Life rats are a huge nuisance that can cause problems ranging from property damage to life-threatening diseases. That’s why pest exterminators have a saying that “The only good rat is the dead rat.” Have you ever considered that dead rats can be an issue as well, however? Here are a few of the many problems a rat corpse can cause:
- Dead rats can still cause a lot of health problems to you and your family. Just because the rat is dead doesn’t mean that direct contact with it or even just the areal exposure to its rotting corpse can’t be a health concern.
- Rat corpses can attract other pests such as flies. Several rat corpses situated in an impossible to reach place can easily result in the creating of fly colonies of thousands of insects. Needless to say, this isn’t something we’d wish to anyone.
- Pets, innocent and non-pest wildlife, and even kids can come into direct contact the rats’ corpses and either be affected with a disease or be poisoned by the rat poison that has killed the rat itself.
- The dead rat removal can be much more of a challenge then you think. As most rat poisons act slowly, this gives the rodents enough time to hide in impossible to reach locations and die there. In these cases, even an exterminator is often incapable of finding or extracting the corpse, which means that you’ll just have to wait for it to decompose and mummify completely on its own. In other words, having a dead rat in wall or ceiling hollow points can be a nightmare.
Obviously, it should be added that aside from these possible problems, it’s simply very unpleasant to smell a rat corpse decomposing in your home. If you are wondering what does a dead rat smell like, the answer is – like a rotting corpse and propane gas.
A dead rat smell can be sensed by an average human for a radius of up to 300 feet (depending on the weather conditions) which is a twofold problem. Firstly a single dead rat can stink up an entire house, and, secondly, this makes the corpse even harder to find because it will smell everywhere.
As for how long does it take for a rat to decompose, this is also relative. Keep in mind that rats can range between 2 – 3 inches and 10 inches in size, so the bigger they are, the slower they’ll decompose. The weather is also a factor, as cold weather will keep their corpses preserved and they will need more time to decompose. Hot weather, on the other hand, will help the corpse decompose faster, but it will also make the smell much more horrific.
On average, a typical rat corpse will take about 3 weeks to fully decompose, but it can take up to 2 extra weeks for the smell to fully dissipate.
What are some good dead rat odor eliminator products?
We’ll refrain from mentioning specific commercial products in this article, but let’s go over the general types of products you can use to get rid of dead rat smell. To make matters simpler, let’s assume the annoying scenario where you haven’t managed to get rid of the rat corpse as it’s hidden inside of a wall, a hollow ceiling, and you can’t reach it (but you know where it is and where the smell is coming from).
There are 3 general types of tools you might want to use when trying to get rid of a dead rat smell – absorbents, professional disinfectants, and odor eliminators.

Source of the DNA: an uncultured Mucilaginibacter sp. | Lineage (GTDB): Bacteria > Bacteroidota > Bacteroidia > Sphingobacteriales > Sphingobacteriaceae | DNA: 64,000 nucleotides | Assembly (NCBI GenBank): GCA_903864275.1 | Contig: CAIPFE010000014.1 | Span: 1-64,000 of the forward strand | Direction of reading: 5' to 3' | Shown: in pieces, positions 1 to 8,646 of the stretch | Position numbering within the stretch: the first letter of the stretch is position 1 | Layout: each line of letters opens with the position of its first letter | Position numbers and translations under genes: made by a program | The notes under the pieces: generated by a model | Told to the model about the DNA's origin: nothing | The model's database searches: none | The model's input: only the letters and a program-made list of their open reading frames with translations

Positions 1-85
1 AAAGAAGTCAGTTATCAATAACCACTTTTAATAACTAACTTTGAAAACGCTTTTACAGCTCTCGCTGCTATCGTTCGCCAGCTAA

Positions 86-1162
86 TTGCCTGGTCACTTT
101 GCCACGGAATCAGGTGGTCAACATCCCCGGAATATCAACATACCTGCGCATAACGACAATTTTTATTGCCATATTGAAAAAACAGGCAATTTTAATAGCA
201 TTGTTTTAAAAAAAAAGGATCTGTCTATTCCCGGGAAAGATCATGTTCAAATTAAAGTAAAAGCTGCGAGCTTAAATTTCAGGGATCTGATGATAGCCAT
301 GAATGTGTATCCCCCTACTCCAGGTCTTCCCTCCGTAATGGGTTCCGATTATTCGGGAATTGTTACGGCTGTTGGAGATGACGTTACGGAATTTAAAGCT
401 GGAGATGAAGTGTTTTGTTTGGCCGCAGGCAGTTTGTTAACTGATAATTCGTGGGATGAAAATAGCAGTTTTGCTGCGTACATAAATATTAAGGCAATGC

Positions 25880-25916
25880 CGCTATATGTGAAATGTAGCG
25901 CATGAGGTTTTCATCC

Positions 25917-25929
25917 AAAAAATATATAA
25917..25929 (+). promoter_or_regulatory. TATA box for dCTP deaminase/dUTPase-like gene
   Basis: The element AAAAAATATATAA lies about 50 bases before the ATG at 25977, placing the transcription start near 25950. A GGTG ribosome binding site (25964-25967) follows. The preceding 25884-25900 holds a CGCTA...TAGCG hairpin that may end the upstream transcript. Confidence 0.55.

Absorbents can come in a lot of different ways. Even something as simple as ground coffee beans is an excellent odor absorbent, as long as you can place them in the right spots and block the path of the smell. Commercial odor removing bags can also be a great way to deal with unpleasant odor – they don’t need to be placed over the corpse itself, but just need to be placed in such a way that they block the path of the smell.
Charcoal is another good absorbent as it can similarly be used to block off the pathways of the dead rat smell and absorb it.
Professional disinfectants such as Chlorine, Formalin, Acetic Acid, and others can also help you battle the horrific dead rat smell. These disinfectants can be found in a lot of commercial products as they are excellent at getting rid of putrid smells. On the other hand, however, such professional disinfectants are very hazardous to use in residential areas due to their high toxicity and high risk of burning. A homemade alternative we can suggest is a 30% vinegar concentrate as it is much safer to use and it will have a similar, albeit weaker overall effect.
Biological odor eliminators are another good way of dealing with unpleasant odors. For reference, these are typically the products designed to help with the smell of cat or dog urine. These products typically come in spray form, they are safe to use around kids and pets, and they are fairly effective. They need to be applied either directly or as closely to directly as possible, however, which can sometimes be impossible with stranded rat corpses.
Dead rats are almost as much of a problem as live ones. Enough dead rats can make a house impossible to live in for more than a month and they can bring in a lot of additional pests and problems with them. The best solution to this problem is to find the corpse and get rid of it as soon as possible instead of waiting for it to decompose. If the former is impossible, however, make sure to minimize the odor as best you can, as well as to maintain stellar cleanliness in the meantime as dead rat smell can even attract more rats.
Finally, catching a rat without killing it and releasing it far away from your home is also not a bad idea.